Daily Mail

Ready for sturdy boots and snide remarks? It’s come hike with me

- ROLAND WHITE HHHHI Jamie Oliver: Together HHIII CHRISTOPHe­R STeVeNS is away.

THE most difficult job in television is surely done these days by the people who have to think up new programme ideas. Where do you go after naked dating and celebrity needlework? You go reality hiking, that’s where.

Take A Hike (BBC2) is competitiv­e rambling. The idea is that five ordinary people organise a country walk for their fellow competitor­s, one walk a day over five days.

They are then marked on how it went: what were the views like, was there a decent picnic, did everybody survive, who has the biggest blisters, that sort of thing.

I might have made up the bit about survival and blisters. But if this takes off you must probably brace yourself for The Great British Hike-Off, MasterHike and even Mind The Brambles, Davina: It’s Celebrity Naked Hiking.

The show has everything you would expect from the format. Two of the competitor­s, taxi driver Helen and hotelier Colin, clearly think of themselves as ‘characters’. Helen boasted: ‘The good thing about me is what you see is what you get. The bad thing about me is what you see is what you get’.

Julian, a young teaching assistant, is a bit of a hippy and actually does hug trees. That leaves affable Chaz, a former deputy mayor of Plymouth, and single mum Rosie, a farmer who gives the show a bit of glamour. Or as much glamour as anybody can provide while wearing walking boots and an anorak.

As is the way with these shows, the voiceover — by Rhod Gilbert — appears to have been written by Britain’s leading smart Alec. But the show is cheery, upbeat and if you enjoy a sea view, you were very well catered for.

Helen organised the first walk, from her home town of Ilfracombe to a nearby beauty spot, where she had laid on some kayaking.

We know the form here. The contestant­s are supposed to fall out and bitch about each other — and the others duly moaned politely about Helen. Well, fairly politely: they thought there was too much town and not enough countrysid­e, and the picnic was a bit dull. And Rosie spoke for us all when she remarked: ‘Helen talks too much. I think she’s going to get on my nerves.’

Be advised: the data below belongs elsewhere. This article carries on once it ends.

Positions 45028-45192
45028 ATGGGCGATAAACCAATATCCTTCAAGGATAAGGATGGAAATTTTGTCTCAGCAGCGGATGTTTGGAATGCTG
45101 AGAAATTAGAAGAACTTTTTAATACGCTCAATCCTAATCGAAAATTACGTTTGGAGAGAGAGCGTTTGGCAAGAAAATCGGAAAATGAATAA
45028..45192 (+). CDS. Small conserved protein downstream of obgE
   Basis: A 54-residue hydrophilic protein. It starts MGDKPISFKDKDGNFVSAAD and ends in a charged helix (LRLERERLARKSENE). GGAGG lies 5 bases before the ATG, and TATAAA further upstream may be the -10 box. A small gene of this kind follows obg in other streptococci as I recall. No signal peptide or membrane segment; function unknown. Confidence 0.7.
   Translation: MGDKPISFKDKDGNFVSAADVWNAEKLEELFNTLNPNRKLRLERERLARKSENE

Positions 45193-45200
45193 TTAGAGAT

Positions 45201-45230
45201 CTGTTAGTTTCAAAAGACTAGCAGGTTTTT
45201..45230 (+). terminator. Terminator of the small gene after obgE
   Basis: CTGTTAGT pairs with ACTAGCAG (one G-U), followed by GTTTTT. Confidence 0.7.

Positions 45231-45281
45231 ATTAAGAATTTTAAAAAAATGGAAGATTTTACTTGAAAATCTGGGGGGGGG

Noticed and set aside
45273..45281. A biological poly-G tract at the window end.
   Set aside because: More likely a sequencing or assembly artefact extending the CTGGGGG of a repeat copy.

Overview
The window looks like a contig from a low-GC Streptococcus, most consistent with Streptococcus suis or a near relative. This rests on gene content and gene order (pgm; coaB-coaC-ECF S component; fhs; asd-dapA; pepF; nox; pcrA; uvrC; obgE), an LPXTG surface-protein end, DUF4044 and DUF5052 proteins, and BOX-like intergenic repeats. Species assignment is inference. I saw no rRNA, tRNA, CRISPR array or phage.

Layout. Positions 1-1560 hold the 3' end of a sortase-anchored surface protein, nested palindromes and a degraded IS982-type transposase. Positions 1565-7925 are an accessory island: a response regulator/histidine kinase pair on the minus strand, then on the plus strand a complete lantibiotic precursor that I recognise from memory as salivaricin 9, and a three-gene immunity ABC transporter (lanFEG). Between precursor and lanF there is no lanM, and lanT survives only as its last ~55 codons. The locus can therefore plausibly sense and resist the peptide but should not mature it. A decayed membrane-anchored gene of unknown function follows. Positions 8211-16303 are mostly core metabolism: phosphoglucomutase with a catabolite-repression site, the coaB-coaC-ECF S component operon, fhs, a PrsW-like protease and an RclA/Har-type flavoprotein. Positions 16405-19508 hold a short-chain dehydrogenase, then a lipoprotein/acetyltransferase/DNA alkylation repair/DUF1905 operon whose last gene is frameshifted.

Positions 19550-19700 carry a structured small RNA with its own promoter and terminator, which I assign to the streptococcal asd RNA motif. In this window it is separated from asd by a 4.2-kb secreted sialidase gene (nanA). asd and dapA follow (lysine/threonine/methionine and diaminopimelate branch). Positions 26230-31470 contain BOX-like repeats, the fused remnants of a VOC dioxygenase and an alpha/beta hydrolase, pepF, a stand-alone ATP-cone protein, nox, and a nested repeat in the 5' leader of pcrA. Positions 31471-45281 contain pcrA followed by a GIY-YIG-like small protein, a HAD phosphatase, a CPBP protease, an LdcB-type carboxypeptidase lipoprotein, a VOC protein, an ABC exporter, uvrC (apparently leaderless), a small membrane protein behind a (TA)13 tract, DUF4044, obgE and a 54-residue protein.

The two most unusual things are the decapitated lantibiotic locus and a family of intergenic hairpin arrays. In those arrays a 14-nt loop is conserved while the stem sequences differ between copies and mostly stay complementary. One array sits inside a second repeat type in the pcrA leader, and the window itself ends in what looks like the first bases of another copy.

All in all, this was a pleasant way to spend half an hour and Helen got a very respectabl­e 30 out of 40 marks, thanks to that kayaking. Even though kayaking, if we’re being picky, isn’t actually hiking, is it?

Jamie Oliver: Together (C4) was basically a rather indulgent home video with some cookery attached. He roasted a shoulder of lamb for a gathering of family and friends — and as it was the first such event since lockdown, everything got a bit emotional.

When Jamie first appeared on the scene in 1999 as The Naked Chef, he made other television cooks look very stale in comparison. The camera swung about, he had a relaxed style: it was noticeably different.

Now he has become The Slightly Embarrassi­ng Dad Chef. When his ten-year-old son Buddy came to help, Jamie told the viewing nation that he wants the boy to eat more fruit and vegetables. ‘I am eating my fruit and vegetables,’ grumbled Buddy, looking somewhat put out.

But what struck me most was how pedestrian the actual cookery seemed.

Not that this was Jamie’s fault. It’s just that cookery fans are now so much more demanding: we are used to deadlines, pressure, cooks being booted off the show and all that stuff about soggy bottoms.

Watching Jamie, I couldn’t help wondering whether convention­al chefs have had their day.

 ??  ?? Take A Hike
Take A Hike

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